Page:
Motorola Razr's Retro mode will take users back in time
The Motorola Razr was announced yesterday and it is everything that you've heard. Literally. Almost all of the rumors related to screen size (6.2-inches) aspect ratio (22:9) chip (Snapdragon 710 SoC) and unfortunately price ($1,500) were confirmed late last night. As expected, it also is a Verizon exclusive.
The Razr also comes with 6GB of memory and 128GB of storage. There is a 16MP main camera and a 5MP selfie snapper available when the device is opened. Keeping the lights on is a 2510mAh battery. While the Razr comes with a side order of nostalgia, it won't serve up connectivity to Verizon's 5G network. There are several reasons why. A phone with this form factor is not going to easily accommodate the extra antennas required for 5G connectivity. It also would require a different chipset that supports one of the Snapdragon 5G modems. And the flipper's moderate battery size won't allow for lengthy 5G use.
The new Razr doesn't have 5G, but it can go back in time
The giveaway about the RAZR's lack of 5G compatibility comes from the FCC's documentation. The latter shows that the Razr supports spectrum up to 2.56GHz (mid-band) and doesn't work with the ultra-high mmWave airwaves that Verizon is using to build out its 5G network. Frankly, this shouldn't come as a surprise. Yes, Verizon is going to promote the hell out of the phone, but the Razr isn't designed for the power user who needs a device sporting flagship specs. No, the Razr is made for those who fondly look back at their lives during the original Razr's heyday and say "wouldn't it have been cool if my Razr had been a smartphone?" It's also for the person who loves that unmistakable sound of a flip phone closing after a call ends, especially following a contentious conversation.
Some additional information regarding the Razr has come out today indicating that the phone will have an IP68 certification rating. That is unusual for a foldable phone; the Samsung Galaxy Fold is not water-resistant for example. With its IP68 rating, the Razr is protected from dust and can be submerged in nearly 5-feet of water for as long as 30 minutes.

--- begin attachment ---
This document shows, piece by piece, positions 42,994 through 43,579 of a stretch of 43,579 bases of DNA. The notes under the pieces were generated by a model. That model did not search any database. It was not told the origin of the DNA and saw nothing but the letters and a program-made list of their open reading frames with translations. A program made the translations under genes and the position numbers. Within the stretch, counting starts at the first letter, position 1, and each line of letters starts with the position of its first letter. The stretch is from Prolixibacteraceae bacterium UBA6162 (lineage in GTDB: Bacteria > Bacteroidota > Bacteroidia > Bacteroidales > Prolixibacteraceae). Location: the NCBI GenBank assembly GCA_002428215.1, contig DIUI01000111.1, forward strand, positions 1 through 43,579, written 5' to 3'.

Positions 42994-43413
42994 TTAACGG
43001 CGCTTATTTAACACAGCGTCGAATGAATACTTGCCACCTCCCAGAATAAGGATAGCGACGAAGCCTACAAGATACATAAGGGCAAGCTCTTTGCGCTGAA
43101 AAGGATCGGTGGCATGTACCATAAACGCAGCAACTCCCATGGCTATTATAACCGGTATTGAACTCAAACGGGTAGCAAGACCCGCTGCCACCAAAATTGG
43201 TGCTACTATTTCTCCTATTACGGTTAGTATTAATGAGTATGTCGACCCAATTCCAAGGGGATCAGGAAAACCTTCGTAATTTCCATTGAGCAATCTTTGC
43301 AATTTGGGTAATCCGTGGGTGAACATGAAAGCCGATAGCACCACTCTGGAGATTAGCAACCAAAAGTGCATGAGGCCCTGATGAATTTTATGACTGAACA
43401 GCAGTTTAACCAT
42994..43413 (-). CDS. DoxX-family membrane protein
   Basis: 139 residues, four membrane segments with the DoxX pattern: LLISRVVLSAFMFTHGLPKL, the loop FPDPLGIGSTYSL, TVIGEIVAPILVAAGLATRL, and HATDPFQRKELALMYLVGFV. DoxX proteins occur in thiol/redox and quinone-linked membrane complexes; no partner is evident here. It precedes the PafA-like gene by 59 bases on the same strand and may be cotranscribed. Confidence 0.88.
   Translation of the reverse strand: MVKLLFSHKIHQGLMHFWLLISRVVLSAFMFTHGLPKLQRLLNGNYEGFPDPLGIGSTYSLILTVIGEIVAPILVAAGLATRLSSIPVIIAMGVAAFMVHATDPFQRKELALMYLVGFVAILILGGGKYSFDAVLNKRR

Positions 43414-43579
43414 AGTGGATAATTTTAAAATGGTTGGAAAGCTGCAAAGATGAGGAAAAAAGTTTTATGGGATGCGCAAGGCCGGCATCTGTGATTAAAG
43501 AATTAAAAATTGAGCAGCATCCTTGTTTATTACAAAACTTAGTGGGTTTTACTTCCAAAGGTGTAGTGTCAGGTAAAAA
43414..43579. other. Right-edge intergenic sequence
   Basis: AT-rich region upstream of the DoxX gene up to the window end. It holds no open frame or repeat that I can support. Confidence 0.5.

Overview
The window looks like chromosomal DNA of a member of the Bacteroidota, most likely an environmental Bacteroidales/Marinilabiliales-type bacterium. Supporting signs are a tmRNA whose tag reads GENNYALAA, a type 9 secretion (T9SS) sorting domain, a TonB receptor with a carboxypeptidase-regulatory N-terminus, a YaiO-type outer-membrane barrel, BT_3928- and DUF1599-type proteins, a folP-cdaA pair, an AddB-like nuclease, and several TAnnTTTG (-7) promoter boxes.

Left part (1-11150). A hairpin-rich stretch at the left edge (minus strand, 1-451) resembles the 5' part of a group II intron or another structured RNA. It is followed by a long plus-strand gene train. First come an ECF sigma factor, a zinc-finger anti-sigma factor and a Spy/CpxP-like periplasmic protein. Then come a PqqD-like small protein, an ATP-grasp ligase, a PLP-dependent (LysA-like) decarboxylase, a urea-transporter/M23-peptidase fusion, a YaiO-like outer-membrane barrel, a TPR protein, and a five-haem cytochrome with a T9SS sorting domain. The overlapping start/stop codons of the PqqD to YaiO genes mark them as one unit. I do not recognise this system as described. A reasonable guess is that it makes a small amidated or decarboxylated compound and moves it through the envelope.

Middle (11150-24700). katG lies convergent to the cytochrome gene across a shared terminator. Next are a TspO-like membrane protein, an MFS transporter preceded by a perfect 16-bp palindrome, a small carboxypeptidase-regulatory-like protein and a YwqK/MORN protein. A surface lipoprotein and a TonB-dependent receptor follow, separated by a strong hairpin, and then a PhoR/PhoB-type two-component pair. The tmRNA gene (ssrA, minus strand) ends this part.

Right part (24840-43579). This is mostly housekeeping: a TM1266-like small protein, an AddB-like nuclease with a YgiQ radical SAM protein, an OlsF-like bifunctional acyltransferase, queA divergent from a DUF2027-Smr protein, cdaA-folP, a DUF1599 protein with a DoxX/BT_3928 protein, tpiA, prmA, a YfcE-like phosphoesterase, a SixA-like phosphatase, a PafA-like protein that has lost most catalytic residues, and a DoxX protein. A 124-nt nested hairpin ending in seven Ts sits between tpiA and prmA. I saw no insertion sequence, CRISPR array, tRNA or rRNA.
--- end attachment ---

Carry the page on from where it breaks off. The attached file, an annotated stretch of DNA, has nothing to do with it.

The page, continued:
One of the coolest things about the Motorola Razr is the Retro Razr Mode. Discovered by The Verge, this is an Easter egg found by editing the quick settings menu and adding the Retro Razr button to the menu. Once it is on the menu, swipe down on quick settings and tap the Retro Razr button. The bottom half of the display shows the old T9 dialer and the top of the screen copies the UI from the old Razr V3.
Before we tell you exactly what comes in the box, we should tell you that the base of the box doubles as a stand for the device. According to CNET, the sides of the base have tiny little holes punched into them like a speaker grill so that when the Razr is placed inside this base, music can be amplified. It does not, however, charge up the phone. Inside the box, Razr buyers will get the phone, and wired earbuds with a USB-C connector. Motorola is also placing in the box a USB-C cable, a TurboPower charging brick (15W), and an accessory case that can be used to carry the phone. Also included is a USB-C to headphone jack dongle and all of the printed material that you probably browse through and toss away.
We've already encountered quite a few consumers who say that they want the new Razr including one who told us that he would give up his Apple iPhone 11 Pro Max for Motorola's new clamshell. Nostalgia is that powerful.